ASU women's golf seniors a diverse bunch

It's hard for any team to replace what its senior class brings on and off the field every year, but it's especially hard when they make up half the roster.

Justine Lee, Nicole Jones, Daniela Ordonez and Laura Blanco are the four seniors on ASU women's golf roster of eight golfers. Throughout their careers, coach Melissa Luellen has watched them grow as players and as people.

"It has been a true joy to watch them grow and mature over the last four years," Luellen said. "They have really had great experiences discovering who they are as people and what's important to each of them."



Jones, a Phoenix native, was a three-year captain at Horizon High School in Scottsdale. She was named the Western States Golf Champion during her senior season at Horizon, as well as being a member of the National Honor Society and the fourth runner-up in Miss Teen Phoenix.

Her hometown roots showed during her entire career, as her lowest round scores in each year she played were shot during the PING/ASU Invitational at the ASU Karsten Golf Course.

Jones also shot her season 54-hole low total in her junior year at the PING/ASU Invitational.

Lee, who came to ASU by way of Sydney, was already an established golfer even before her collegiate career. In 2009, she played in the Women's Australian Open and had the highest finish of all the amateurs playing in the event. She became an alternate on Australia's 2010 World Amateur team one year later.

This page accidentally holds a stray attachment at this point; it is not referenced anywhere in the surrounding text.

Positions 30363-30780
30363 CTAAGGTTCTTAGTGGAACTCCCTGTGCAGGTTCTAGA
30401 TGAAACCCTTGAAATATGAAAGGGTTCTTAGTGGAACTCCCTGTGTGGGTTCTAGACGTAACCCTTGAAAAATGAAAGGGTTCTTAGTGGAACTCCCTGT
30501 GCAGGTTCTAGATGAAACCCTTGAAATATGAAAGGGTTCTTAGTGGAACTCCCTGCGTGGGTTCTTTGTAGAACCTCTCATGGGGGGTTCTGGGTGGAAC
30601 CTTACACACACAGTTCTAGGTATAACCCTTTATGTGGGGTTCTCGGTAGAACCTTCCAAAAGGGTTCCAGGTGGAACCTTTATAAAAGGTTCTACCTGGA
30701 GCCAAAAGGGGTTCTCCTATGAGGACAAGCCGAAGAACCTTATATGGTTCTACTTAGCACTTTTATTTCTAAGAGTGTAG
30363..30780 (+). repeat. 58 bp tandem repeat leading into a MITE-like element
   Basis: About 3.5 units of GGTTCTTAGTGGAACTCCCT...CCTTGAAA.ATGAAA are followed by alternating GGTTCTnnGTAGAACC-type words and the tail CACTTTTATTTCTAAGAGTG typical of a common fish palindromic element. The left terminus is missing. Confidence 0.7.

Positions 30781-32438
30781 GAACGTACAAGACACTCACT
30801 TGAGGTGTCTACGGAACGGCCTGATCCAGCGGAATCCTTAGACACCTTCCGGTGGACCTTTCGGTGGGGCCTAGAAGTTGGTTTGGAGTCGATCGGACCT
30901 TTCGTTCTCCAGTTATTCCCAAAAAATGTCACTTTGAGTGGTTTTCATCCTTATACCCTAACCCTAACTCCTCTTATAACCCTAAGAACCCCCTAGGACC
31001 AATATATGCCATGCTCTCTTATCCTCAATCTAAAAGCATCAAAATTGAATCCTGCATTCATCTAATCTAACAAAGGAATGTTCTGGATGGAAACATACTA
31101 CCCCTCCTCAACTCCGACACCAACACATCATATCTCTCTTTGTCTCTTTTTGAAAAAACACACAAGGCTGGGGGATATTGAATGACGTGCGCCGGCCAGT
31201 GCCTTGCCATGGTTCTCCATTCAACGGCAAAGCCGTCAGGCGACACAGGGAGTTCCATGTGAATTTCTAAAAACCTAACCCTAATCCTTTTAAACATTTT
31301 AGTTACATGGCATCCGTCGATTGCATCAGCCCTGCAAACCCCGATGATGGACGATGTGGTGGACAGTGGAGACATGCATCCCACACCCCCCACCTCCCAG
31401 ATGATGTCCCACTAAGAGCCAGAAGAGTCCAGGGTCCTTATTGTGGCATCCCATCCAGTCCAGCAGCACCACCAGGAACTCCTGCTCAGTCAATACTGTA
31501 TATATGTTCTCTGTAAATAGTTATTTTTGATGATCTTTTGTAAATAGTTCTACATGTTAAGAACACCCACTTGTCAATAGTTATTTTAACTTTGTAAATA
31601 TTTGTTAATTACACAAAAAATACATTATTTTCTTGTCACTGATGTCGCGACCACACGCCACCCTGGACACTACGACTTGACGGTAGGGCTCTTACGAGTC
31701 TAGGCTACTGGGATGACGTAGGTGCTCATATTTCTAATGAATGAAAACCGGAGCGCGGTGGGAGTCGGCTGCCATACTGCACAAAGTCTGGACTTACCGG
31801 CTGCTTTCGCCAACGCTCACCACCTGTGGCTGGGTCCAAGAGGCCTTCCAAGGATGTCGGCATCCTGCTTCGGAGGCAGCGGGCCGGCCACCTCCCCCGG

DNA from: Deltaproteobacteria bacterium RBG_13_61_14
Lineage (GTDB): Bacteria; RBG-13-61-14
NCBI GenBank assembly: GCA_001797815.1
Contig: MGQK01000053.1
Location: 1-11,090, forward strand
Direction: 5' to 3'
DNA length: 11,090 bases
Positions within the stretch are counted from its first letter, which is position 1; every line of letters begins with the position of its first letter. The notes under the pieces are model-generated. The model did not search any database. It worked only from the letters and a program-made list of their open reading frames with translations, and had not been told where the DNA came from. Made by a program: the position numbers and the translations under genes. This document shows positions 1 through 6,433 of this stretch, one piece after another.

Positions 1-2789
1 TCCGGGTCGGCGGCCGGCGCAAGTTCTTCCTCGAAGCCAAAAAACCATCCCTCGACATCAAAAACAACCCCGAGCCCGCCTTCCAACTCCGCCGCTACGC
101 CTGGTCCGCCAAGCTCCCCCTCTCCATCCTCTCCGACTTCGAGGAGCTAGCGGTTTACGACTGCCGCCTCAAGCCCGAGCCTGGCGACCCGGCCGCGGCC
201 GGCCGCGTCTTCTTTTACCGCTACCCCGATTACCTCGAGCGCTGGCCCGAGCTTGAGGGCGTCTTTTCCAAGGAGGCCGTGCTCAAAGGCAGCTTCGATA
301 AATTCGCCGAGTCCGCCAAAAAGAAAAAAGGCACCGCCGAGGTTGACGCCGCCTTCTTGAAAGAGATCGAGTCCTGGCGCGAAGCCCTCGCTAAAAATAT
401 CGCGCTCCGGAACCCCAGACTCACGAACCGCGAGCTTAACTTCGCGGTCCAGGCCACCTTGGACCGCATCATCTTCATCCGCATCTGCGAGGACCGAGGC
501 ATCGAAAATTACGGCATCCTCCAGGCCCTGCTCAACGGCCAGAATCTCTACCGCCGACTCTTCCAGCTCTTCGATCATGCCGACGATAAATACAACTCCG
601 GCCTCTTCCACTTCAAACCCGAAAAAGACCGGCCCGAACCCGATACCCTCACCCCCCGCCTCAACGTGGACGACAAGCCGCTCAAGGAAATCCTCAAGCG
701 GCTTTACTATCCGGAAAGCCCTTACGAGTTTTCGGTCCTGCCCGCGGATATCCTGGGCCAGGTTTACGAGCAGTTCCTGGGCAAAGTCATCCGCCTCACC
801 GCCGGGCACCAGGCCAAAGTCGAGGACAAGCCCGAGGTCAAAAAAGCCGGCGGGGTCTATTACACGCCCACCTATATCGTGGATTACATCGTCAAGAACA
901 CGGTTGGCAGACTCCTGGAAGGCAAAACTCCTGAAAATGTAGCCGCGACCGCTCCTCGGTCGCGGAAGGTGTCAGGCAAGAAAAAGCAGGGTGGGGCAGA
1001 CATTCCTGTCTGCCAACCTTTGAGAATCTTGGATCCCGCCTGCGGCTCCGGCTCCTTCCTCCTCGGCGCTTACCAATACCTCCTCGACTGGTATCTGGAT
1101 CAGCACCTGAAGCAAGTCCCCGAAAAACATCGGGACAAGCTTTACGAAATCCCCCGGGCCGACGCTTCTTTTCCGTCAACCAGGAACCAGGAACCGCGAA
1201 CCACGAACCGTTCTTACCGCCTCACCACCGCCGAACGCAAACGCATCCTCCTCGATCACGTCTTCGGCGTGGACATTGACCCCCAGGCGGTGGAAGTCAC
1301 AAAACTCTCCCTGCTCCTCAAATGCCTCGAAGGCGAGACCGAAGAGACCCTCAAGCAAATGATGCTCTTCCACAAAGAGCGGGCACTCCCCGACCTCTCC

An excellent student-athlete, Lee was named to the All-Pac-12 honorable mention team as well as the Pac-12 All-Academic first team her sophomore season.

Lee shot her career-low round score of 67 in the first round of the PING/ASU Invitational in her sophomore season. During her junior year, she had the best round of all the Sun Devils on the final round of the NCAA championships where ASU took fifth.

Ordonez is another foreign-born player on the ASU squad, hailing from Colombia. In 2008, Ordonez was named National Colmbian Junior Champion. A year later, she became the Chilean Junior Champion and in 2010 she finished fifth in the Colombian Open.

During her career at ASU, Ordonez has finished in the top 20 of individual scoring in tournaments 14 times. Her season-low this year came after a 5-under performance at the Betsy Rawls Longhorn Invitational in October.

She was also named to the Pac-12 All-Academic first team during her sophomore season after she recorded the highest GPA of all Pac-12 golfers.

Ordonez is not the only player ASU has from Colombia. Blanco, who was born in Bogota, won the very Colombian Open that Ordonez placed fifth in in 2010.

Blanco had arguably her best performance of her collegiate career when it mattered. During her junior year, she shot 2-under in the Pac-12 championships and ended with the fifth-best individual score.

In six starts with ASU this year, Blanco has finished in the top 20 in individual scoring three times.

Despite not having won an NCAA championship during their careers, Luellen said there is no added pressure to win one for the seniors. Instead, the rest of the team will lean on their experience and leadership.

"I feel they do an excellent job of setting the example for the underclassmen," Luellen said. "They have been in charge of the environment for the last year, and I think it's been very positive."

For these senior golfers, they have shared many great memories and moments during their careers. They hope their best memory is yet to be made, as ASU prepares for the NCAA championships in May.

Reach the reporter at or follow him on Twitter @HKossodo

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